Sunday, February 17, 2013

The Legacy of President Washington

Res Publica
The Legacy of President Washington
by David Trumbull -- February 15, 2013
I "am persuaded, whatever partiality may be retained for my services, that, in the present circumstances of our country, you will not disapprove my determination to retire."
-- George Washington, in 1796, announcing his intention to retire after two terms as President.

Monday is WASHINGTON’S BIRTHDAY, a federal and state holiday to honor the hero of the Revolutionary War, the Father of His Country, and the first President of the United States. Much has been said and written about Washington's character, and his influence, for the good, on the founding, and maintaining in its first years, of our Republic. In particular, it has been noted that Washington's decision to step down voluntarily, rather than serve as President for Life, revealed not merely his personal humility, but his deep trust in our Republican form of government. Washington was persuaded that our Constitution, which he calls "sacredly obligatory upon all," would always guarantee that we'd be a free people. And so shall we be, so long as the people hold our officials bound to their oaths to uphold the Constitution.

Of the 43 men to serve as chief executive of the Union, only Washington is so singled out for honor with a federal holiday. That many persons now call the third Monday in February "Presidents Day" is an indicator of our lack of discrimination and devaluing of true accomplishment and fame. To put it in perspective, Catholics believe that each of the 265 popes was the Vicar of Christ on Earth, infallible in matters of faith and morals, and yet fewer than 80 have been added to the calendar of saints. No less erudite writer than Dante Alighieri placed some of the popes in Hell. "He who made the great refusal" in Canto 3 of Dante Inferno is general considered to be Pope Celestine V. Celestine's abdication of the Throne of Peter in 1294 was, in the view of Dante, an abdication of his responsibility to the Church and shirking of his duty to God. It lead to the election of Pope Boniface VIII, in Dante's opinion, a very bad Pope.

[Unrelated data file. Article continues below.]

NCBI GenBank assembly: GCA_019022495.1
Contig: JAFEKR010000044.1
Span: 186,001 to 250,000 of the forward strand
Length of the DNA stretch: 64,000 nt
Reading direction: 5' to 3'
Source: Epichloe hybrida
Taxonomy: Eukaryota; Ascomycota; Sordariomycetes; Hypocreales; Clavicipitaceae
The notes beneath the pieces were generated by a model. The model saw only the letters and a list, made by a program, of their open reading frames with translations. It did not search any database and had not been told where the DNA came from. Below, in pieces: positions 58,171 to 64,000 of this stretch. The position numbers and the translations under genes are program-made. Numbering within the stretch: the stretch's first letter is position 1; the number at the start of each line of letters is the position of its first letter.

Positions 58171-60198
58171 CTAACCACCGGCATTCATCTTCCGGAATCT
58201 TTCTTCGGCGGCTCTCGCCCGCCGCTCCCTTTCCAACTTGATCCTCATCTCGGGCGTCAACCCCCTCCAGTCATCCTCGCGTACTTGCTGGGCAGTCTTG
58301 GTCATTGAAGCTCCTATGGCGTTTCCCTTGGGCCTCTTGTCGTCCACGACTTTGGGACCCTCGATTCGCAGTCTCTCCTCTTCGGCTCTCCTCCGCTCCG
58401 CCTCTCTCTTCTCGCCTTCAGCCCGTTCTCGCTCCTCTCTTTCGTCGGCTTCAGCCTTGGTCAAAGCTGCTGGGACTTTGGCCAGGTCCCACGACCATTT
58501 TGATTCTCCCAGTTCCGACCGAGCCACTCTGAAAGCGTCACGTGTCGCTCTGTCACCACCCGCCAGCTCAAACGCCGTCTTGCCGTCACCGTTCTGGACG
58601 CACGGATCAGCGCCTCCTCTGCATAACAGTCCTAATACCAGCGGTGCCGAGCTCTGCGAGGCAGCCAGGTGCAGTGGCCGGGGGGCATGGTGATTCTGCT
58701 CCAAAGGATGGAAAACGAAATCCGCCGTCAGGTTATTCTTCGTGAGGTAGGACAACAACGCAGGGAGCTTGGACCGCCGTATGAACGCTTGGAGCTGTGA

Washington's refusal to continue in office was anything but a shirking of duty. He knew that under our Constitution the President may change, but the People always are sovereign. He fulfilled his responsibility to the People, first by his conduct as President, and, finally, with his Farewell Address. It is his treatise on how to maintain the free popular government we enjoy as Americans. Every America should read and reflect on Washington's sage advice in that speech.

Saturday, February 9, 2013

"Happy Holidays!"

Res Publica
"Happy Holidays!"
by David Trumbull -- February 8, 2013

No, this column is not two months late. Nor will you find in it a word against the heartily shouted greetings of "Merry Christmas," "Happy Chanukah," or even "Saturnalia optima" that fill, or ought to fill, the air during the twelfth month of the year. Yes, December may be queen among the months as regards holidays, but February makes up for its lack of days with an abundance of festive occasions.

This year February brings, beginning on the 13th, that most unfestive of seasons, lent. But that comes after rowdy carnival time, culminating in Shrove Tuesday. And mid-month Valentine's Day reminds us, in the words of Irving Berlin, to "Be Careful, It's My Heart." That song is one of the many delightful Berlin confections in the 1942 talking picture, Holiday Inn. The picture plays on television every December showcasing the "mega-hit" White Christmas" as introduced by Bing Crosby. And well it should. But it merits a viewing any season, not the least for three big production numbers set in February.

In addition to the charming Valentine's Day offering previously mentioned, the film gives us Berlin's "Abraham," and heart-felt song-and-dance salute to the Great Emancipator (February 12th). "Der Bingle" in blackface rightly offends our politically correct sensibilities today. But at the time the picture was made, when African Americans were, by law, treated as inferior citizens in many of our States and even in our armed services, having major white stars celebrating the end of Negro slavery was quite enlightened. It reminds us that the quest for freedom and equality for all Americans has taken many years and continues as we learn to value each person for his unique worth.

February, and the movie Holiday Inn, have yet another treat for us. The witty, if just a bit precious, Washington's Birthday (February 22nd) number follows the theme of young George's fabled honesty --as recorded (invented?) by Parson Weems. The Berlin song is: "I Can't Tell a Lie."

Berlin, a Russian Jew who arrived as boy in America practically penniless, went on to be the most successful, and most American, of song-writers. He loved America for the unprecedented freedom she affords to every American, native-born or naturalized. And he understood the power of music both to admonish people to love what is good about our country and to move them to work to improve whatever is lacking in our national character.

Next weekend as you enjoy the long Washington's Birthday (or Presidents Day) weekend, take time to reflect on our history, on our current greatness, and consider how you will contribute to making our future even better.